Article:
FCA Bans ETF Trader Following Adoboli Scandal

May 02, 2014

The senior exchange traded fund trader at UBS responsible for the desk on which Kweku Adoboli sat has been banned from working in the financial services industry by the Financial Conduct Authority.

John Hughes, a former senior ETF trader at UBS, was found to be not a fit or proper person by the FCA and subsequently banned for life following the $2.3 billion unauthorised trading losses incurred by Adoboli.

Between 1 January 2011 and 14 September 2011 Hughes worked in the Global Synthetic Equities division of the London branch of UBS where he was the most senior trader on the ETF Desk. During this time period Adoboli was making unauthorised trades, which caused losses amounting to $2.3 billion.

Part of the unauthorised trading involved creating and using an undeclared fund of profits, termed the “Umbrella”, which had the effect of manipulating the Desk’s reported profit and loss.

According to a note from the FCA, Hughes was aware of the existence of the Umbrella and that it was being used to misrepresent the ETF desk’s profit and loss. In addition he made enquiries about the Umbrella’s size and influenced decisions about how it would be funded and used.

The note continued: “Hughes did not consider the Umbrella to be honest and knew that UBS would not have authorised its use. Hughes’ conduct in relation to the Umbrella was dishonest and demonstrates that he is not a fit and proper person to perform functions in relation to any regulated activity carried on by an authorised or exempt person.”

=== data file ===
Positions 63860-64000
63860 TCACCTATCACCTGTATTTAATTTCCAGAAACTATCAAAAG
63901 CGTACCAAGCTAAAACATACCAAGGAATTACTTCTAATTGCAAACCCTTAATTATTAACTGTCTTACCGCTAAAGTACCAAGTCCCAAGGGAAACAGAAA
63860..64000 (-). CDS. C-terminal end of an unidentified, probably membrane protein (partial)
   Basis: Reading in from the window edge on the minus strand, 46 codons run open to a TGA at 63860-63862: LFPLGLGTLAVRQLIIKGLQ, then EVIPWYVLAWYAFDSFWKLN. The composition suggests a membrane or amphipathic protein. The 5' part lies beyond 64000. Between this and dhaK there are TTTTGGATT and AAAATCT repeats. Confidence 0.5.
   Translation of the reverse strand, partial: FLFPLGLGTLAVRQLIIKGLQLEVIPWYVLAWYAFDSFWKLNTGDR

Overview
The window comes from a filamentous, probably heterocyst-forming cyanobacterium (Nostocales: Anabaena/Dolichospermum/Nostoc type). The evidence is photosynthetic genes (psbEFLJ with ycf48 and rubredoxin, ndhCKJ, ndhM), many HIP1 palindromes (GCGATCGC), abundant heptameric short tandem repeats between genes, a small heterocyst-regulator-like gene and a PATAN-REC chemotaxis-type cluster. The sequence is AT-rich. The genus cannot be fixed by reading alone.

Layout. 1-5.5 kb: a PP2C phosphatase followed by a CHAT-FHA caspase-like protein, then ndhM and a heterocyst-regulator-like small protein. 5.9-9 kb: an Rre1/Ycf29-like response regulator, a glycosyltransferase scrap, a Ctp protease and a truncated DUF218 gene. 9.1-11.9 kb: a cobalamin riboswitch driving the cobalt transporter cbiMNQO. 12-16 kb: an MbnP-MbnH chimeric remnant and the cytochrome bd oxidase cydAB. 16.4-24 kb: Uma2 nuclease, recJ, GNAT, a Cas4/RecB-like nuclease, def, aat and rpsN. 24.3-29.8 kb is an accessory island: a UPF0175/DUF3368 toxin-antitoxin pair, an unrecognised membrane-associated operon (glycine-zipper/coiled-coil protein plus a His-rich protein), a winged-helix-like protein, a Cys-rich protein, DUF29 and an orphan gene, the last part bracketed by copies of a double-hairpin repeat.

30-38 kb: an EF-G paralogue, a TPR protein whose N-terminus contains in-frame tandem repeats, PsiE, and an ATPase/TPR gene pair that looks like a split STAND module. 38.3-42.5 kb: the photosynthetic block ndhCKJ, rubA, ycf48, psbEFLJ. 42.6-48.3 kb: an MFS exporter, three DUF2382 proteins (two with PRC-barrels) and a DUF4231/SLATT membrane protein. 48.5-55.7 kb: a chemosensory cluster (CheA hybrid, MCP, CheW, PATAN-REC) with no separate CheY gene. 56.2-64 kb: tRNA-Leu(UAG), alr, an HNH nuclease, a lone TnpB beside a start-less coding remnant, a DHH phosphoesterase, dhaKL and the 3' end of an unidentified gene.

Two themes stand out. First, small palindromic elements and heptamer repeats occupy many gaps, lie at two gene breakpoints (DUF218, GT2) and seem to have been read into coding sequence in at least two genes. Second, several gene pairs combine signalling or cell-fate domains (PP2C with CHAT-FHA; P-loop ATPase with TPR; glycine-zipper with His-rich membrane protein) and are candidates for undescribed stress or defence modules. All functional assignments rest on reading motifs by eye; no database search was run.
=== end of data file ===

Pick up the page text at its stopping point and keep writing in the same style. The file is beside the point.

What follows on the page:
Tracey McDermott, the FCA's director of enforcement and financial crime, said: “Hughes was the most senior person on the ETF desk. He should have been acting as a role model to others. Instead he failed to report the Umbrella and allowed the desk’s profit and loss to be misstated over an extended period. This failure contributed to Adoboli’s unauthorised trading continuing unchecked. Approved people should operate to the highest standards of integrity. This means not only doing the right thing themselves but also challenging, and blowing the whistle on, those who are not. Hughes failed to do so with catastrophic consequences.”

Adoboli was sentenced to seven years imprisonment in November 2012 after being found guilty of two counts of fraud by abuse of position.

 

 

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